Simple Lighting Techniques For Shooting Portraits
The ability to shoot the perfect portrait doesn’t come overnight. You need to become expert especially in important factors such as posing and lighting.
Even if you are planning to capture portraits at home, you can still implement studio lighting setups for better results. This great tutorial shows you some simple studio lighting techniques for capturing great portraits at home.
Read through the article, check out the photos and let us know about your valuable thoughts!
If you’re looking to take your photography further you’ll probably want to learn how to use off-camera flash. In this tutorial we show you 6 simple studio light setups that will help you capture some of the classic portrait lighting effects.
What’s more, these lighting techniques will provide you with a solid foundation from which you can start experimenting to find your own style.
In our lighting setups cheat sheet below you’ll learn how to use high contrast light at a 90-degree angle; diffused light and a reflector; high contrast light at 45 degrees; high contrast light at 45 degrees with a reflector; low contrast light at 45 degrees with a reflector; and finally rim lighting from behind.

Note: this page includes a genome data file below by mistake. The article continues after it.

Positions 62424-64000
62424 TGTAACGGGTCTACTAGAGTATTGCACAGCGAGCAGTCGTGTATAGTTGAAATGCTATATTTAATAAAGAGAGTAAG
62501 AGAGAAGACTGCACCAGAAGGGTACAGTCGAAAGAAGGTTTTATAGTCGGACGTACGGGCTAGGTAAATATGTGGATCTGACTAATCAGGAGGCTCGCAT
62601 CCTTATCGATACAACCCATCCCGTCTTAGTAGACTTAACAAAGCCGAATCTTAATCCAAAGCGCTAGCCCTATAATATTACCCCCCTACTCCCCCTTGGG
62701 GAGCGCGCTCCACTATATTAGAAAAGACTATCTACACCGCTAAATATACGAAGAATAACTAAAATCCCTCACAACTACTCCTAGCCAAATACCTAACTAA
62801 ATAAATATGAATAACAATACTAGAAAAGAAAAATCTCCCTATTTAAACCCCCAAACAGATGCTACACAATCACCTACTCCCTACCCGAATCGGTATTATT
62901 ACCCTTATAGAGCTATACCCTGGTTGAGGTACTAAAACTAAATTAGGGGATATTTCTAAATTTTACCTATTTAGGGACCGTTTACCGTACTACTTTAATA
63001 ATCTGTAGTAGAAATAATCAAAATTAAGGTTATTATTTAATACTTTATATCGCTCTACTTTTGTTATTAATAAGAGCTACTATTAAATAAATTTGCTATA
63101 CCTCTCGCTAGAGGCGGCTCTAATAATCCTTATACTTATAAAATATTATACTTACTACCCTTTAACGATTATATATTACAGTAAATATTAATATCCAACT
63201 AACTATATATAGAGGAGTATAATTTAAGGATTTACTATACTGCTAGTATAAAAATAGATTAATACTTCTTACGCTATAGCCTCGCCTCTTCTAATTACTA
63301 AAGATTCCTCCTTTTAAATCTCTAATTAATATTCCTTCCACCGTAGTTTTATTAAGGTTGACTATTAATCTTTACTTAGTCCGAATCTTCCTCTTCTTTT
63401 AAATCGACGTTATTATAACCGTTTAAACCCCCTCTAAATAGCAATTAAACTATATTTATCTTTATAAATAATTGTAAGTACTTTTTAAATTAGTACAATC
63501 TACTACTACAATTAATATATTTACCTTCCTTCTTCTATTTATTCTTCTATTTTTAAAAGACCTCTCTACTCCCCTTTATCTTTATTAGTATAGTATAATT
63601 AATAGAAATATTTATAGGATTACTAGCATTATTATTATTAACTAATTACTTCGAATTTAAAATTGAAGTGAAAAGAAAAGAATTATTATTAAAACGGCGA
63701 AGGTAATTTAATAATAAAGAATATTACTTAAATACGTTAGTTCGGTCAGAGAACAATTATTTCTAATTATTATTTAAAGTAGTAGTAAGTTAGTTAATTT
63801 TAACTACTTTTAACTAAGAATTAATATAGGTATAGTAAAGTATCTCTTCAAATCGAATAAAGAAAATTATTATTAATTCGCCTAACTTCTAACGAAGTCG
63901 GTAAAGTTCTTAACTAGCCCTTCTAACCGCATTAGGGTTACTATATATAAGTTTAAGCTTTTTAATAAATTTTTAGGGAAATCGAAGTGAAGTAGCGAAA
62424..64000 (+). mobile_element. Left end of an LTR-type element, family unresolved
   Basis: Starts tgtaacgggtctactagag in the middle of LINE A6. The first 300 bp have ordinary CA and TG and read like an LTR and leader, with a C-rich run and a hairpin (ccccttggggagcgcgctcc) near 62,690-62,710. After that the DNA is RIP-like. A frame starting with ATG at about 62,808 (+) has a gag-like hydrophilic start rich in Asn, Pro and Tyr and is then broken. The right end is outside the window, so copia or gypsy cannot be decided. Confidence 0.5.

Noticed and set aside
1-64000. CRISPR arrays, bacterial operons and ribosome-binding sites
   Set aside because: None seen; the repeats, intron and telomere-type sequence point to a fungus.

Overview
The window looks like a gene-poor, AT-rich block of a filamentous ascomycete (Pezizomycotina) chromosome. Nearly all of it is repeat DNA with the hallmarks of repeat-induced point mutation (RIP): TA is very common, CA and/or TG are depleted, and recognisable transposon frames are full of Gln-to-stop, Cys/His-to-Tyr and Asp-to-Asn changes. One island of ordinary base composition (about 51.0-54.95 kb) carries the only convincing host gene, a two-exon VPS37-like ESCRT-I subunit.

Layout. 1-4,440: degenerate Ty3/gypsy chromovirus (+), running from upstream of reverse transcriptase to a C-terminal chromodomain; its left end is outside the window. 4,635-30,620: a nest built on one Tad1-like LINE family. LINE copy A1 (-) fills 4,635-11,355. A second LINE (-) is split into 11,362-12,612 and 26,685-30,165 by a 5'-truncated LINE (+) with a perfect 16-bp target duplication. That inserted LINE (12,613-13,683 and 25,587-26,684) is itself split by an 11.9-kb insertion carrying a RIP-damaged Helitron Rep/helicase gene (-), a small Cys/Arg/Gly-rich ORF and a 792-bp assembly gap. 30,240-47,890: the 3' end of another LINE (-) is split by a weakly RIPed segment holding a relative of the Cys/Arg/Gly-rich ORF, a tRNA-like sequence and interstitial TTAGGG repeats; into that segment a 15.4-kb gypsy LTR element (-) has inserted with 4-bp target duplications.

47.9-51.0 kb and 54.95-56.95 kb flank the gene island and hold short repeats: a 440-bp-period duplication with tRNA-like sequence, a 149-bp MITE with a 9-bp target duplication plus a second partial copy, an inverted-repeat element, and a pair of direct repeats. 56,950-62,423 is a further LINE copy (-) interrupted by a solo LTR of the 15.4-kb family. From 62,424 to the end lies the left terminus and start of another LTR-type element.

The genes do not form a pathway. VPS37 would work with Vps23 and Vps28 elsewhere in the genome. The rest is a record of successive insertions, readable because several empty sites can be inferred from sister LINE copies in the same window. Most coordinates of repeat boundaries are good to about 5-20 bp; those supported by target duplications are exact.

Lighting Setup 1: High contrast light at a 90-degree angle
A striking result achieved with minimal kit. Using a single flash head at this angle can give an unflattering result, though.
The light will show up bumpy skin textures and create stark shadows and bright highlights.
Without a diffuser, the quality of light will be high contrast and if placed near the subject will create problems with fall-off where light is spread unevenly across the face.
By not using a reflector, shadows will be deep.
Lighting Setup 2: Diffused light and a reflector
This is a much gentler set-up where the same light source is softened with a diffuser and a reflector.
Diffusers give the same effect as daylight cloud cover, spreading light from a tiny source into a larger area.
The diffuser will reduce the intensity of your flash unit, so you may need to slide up the output of the flash head, but the effect will be more flattering.
The reflector works by bouncing stray light back onto the unlit side of the face.
Lighting Setup 3: High contrast light at 45 degree
With a similar effect to the first shot, this type of lighting reveals a bit more of the sitter’s facial characteristics, but with the same pockets of deep shadow.
Positioned at less of an acute angle, this light won’t pick up so much skin texture but it won’t show the face in any kind of flattering aspect, regardless of the pose.
Only one half of the face will be illuminated and, without any reflector, the other half will become a silhouette.
Read the full article here at DigitalCameraWorld.com, learn all the 6 lighting techniques and see all the image: